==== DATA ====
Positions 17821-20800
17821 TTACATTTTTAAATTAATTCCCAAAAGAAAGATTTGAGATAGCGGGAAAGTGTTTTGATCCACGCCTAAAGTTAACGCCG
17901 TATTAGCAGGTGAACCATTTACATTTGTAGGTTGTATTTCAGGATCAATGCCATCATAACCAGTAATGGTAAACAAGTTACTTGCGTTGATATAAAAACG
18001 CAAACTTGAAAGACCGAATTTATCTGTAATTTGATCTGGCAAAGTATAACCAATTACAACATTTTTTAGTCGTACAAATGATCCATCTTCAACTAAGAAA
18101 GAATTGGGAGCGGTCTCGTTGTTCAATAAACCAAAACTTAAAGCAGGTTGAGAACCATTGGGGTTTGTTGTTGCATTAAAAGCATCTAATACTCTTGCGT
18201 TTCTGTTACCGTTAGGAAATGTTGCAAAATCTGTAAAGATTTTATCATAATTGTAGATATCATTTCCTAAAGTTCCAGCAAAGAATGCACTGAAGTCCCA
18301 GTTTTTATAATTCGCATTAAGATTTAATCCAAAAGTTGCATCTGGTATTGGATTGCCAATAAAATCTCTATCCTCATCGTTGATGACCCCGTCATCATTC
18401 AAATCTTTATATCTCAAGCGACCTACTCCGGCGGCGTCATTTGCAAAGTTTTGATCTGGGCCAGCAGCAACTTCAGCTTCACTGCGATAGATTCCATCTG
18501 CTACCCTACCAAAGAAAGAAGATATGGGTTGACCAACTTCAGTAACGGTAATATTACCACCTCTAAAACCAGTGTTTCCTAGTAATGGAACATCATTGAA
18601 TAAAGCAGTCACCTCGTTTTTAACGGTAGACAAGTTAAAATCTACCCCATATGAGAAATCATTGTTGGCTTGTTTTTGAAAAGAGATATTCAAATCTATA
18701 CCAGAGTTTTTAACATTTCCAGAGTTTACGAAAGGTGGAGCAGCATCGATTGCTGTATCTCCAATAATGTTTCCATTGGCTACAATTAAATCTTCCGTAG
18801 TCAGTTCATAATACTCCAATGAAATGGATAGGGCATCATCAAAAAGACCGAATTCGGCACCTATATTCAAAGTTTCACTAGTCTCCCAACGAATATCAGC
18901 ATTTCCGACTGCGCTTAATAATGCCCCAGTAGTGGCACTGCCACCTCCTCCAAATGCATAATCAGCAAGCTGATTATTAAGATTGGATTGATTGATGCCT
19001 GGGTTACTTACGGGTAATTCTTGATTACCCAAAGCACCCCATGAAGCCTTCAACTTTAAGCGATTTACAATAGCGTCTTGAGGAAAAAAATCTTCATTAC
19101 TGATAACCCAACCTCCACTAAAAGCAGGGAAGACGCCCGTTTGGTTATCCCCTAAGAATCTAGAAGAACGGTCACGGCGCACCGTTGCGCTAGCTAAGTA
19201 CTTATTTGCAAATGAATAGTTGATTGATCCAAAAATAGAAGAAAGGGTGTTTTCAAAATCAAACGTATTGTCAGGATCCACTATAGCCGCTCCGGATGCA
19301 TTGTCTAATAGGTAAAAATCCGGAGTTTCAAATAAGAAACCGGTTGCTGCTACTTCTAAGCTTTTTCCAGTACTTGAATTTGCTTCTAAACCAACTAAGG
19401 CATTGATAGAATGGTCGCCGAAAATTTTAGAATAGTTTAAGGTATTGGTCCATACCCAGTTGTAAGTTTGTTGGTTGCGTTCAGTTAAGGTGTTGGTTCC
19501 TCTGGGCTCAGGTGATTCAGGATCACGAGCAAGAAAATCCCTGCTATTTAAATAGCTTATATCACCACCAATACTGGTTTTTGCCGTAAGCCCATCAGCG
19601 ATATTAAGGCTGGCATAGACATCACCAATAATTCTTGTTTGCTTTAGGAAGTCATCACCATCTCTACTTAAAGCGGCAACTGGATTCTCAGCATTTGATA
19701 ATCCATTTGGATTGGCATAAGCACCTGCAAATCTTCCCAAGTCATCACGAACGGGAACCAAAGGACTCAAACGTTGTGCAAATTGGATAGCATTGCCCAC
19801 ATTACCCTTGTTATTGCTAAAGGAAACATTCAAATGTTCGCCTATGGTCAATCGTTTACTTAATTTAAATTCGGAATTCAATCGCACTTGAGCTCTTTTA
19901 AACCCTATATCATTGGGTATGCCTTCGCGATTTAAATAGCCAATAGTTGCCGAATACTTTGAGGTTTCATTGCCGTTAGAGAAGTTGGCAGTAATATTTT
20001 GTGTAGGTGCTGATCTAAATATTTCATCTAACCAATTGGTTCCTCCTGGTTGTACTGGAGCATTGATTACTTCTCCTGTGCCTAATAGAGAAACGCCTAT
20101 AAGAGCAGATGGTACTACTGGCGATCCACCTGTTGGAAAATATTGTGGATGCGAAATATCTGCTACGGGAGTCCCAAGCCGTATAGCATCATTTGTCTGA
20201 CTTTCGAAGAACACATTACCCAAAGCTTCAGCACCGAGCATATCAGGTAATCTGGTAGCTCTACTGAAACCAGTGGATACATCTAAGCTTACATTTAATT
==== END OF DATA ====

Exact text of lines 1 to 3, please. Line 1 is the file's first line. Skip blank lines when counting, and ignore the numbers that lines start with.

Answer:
Positions 17821-20800
17821 TTACATTTTTAAATTAATTCCCAAAAGAAAGATTTGAGATAGCGGGAAAGTGTTTTGATCCACGCCTAAAGTTAACGCCG
17901 TATTAGCAGGTGAACCATTTACATTTGTAGGTTGTATTTCAGGATCAATGCCATCATAACCAGTAATGGTAAACAAGTTACTTGCGTTGATATAAAAACG